Msgr. Owen Campion, a former editor of the Tennessee Register, will lead the discussions on “St. Katharine Drexel and Bishop Byrne” on Sunday, Oct. 25, and “Bishop Durick and Desegregation” on Nov. 1. Both sessions will be held 10:30-11:30 a.m.

St. Katharine Drexel founded the Sisters of the Blessed Sacrament to serve American Indians and African Americans. Her order founded parishes, schools and missions across the country. Bishop Thomas Byrne invited Mother Katharine and the Josephite Fathers to open Holy Family Church and School in Nashville to serve the African American Community. She later opened Immaculate Mother Academy and St. Vincent de Paul Church and School in Nashville.

Bishop Joseph Durick was heavily involved in the Civil Rights Movement as the Bishop of Nashville and launched several desegregation efforts in the diocese.

The sessions are part of the series of online discussions titled “Understanding and Confronting the Evils of Racism.”

Following Msgr. Campion’s talks will be a talk titled “Structural Racism in Action: North Nashville and the Legacy and Impact of I-40,” led by Linda T. Wynn, assistant director for state programs at the Tennessee Historical Commission. The session will be held 7-8:30 p.m. Thursday, Nov. 5.

All the sessions are open to everyone, and people can register for the online sessions at the parish website, www.ctk.org.

The Anti-Racism Initiative sprang from online discussions the parish sponsored over the summer as protests against racism were held across the country after the death of George Floyd, an African American man, while in custody of the police in Minneapolis.

“That was an opportunity for us to unpack some of the events that were going on,” said Jon Stotts, director of adult formation for Christ the King. “It generated a tremendous amount of energy,” not only for more adult education sessions, but in ways parishioners could get more involved in the community to work toward racial justice, Stotts said.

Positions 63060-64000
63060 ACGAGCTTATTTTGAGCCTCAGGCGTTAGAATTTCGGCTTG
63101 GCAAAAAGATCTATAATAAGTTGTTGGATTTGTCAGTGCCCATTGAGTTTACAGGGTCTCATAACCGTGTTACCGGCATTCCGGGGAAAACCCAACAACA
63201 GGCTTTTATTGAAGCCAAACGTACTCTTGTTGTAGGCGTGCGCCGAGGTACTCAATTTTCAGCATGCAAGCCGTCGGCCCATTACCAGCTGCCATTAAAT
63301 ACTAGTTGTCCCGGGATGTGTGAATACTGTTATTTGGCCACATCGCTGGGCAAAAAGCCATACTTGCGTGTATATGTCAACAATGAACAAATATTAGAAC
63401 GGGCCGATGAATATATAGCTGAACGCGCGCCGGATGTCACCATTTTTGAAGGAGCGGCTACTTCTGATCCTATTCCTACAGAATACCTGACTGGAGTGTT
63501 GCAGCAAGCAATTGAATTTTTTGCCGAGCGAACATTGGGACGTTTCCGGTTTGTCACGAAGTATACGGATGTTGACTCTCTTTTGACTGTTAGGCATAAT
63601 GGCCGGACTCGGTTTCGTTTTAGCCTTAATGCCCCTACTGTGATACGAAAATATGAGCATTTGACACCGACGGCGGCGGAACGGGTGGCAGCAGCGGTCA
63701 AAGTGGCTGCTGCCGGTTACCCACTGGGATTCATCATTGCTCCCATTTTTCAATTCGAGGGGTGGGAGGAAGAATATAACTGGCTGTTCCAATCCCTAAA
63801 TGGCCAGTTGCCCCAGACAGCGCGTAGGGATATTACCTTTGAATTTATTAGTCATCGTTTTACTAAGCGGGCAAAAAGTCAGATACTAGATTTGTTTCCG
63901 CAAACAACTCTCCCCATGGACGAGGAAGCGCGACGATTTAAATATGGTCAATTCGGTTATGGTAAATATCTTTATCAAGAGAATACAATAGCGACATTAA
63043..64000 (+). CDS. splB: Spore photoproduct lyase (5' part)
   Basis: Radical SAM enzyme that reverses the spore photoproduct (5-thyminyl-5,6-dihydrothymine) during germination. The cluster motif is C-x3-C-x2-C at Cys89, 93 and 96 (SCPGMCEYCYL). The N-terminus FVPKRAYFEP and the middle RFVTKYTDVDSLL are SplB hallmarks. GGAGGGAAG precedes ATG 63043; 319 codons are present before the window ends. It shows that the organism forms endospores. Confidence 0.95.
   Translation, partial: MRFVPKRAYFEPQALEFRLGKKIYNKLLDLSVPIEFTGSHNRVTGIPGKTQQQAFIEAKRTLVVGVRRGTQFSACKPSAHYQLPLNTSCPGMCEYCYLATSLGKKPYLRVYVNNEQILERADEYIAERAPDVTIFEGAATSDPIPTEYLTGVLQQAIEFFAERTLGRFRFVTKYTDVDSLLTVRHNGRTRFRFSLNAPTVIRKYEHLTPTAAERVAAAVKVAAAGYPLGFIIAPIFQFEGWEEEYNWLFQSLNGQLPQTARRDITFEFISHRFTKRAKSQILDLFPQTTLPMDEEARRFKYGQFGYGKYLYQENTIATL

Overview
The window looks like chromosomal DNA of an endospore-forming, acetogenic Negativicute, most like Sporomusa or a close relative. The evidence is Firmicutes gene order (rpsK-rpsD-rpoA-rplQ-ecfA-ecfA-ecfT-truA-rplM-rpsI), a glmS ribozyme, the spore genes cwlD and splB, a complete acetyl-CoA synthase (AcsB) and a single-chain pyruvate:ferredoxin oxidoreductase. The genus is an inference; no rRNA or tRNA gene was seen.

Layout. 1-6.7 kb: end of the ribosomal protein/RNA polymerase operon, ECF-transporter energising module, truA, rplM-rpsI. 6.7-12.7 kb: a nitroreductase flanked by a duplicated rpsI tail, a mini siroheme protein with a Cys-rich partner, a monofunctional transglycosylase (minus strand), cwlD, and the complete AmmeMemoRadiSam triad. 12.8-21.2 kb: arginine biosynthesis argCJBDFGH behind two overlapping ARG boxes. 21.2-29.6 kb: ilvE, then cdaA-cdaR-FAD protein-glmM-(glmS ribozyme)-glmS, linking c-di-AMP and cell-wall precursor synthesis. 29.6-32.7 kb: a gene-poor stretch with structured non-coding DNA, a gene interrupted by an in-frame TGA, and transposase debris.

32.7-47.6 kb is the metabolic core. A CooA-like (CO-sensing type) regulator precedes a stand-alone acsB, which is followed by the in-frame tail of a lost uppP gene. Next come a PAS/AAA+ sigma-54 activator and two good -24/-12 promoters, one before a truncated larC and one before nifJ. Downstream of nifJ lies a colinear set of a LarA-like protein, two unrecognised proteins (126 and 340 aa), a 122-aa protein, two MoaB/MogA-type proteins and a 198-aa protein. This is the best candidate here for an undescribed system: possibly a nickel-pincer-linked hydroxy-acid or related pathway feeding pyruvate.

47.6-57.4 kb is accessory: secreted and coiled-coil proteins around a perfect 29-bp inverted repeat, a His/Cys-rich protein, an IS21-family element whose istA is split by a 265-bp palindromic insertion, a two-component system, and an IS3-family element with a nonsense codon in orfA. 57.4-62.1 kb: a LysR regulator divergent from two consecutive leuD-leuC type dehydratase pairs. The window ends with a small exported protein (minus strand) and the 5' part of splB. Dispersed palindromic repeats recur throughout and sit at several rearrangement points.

“We identified five initiatives,” Stotts said. “One of those was to generate additional opportunities for education in the parish.”

That led to the online series “Understanding and Confronting the Evils of Racism.”

The first two sessions, “Eucharistic Understanding of Community and the Evils of Racism” and “The Call to Righteousness and Justice in the Christian Scriptures,” have both been held. Videos of the sessions are available at www.ctk.org under the tab for adult formation.

The plan is to have more adult formation sessions as part of the Anti-Racism Initiative in the future, Stotts said.

The other initiatives the parish is pursing include:

  • Starting a book club on the topic of racism.
  • Established a group to work with St. Vincent de Paul Church in Nashville, which was founded to serve the African American Catholic community in the city.
  • Established a working group to invite parishioners “to write small profiles of when they realized they were participating in a racist society,” Stotts said. The profiles will be posted on the parish website over the next couple of months, he said.
  • Established a committee to review agencies in the city already involved in racial justice work to see how Christ the King parish can get involved, “instead of reinventing the wheel,” Stotts said.

For more information about Christ the King’s Anti-Racism Initiative, visit ctk.org.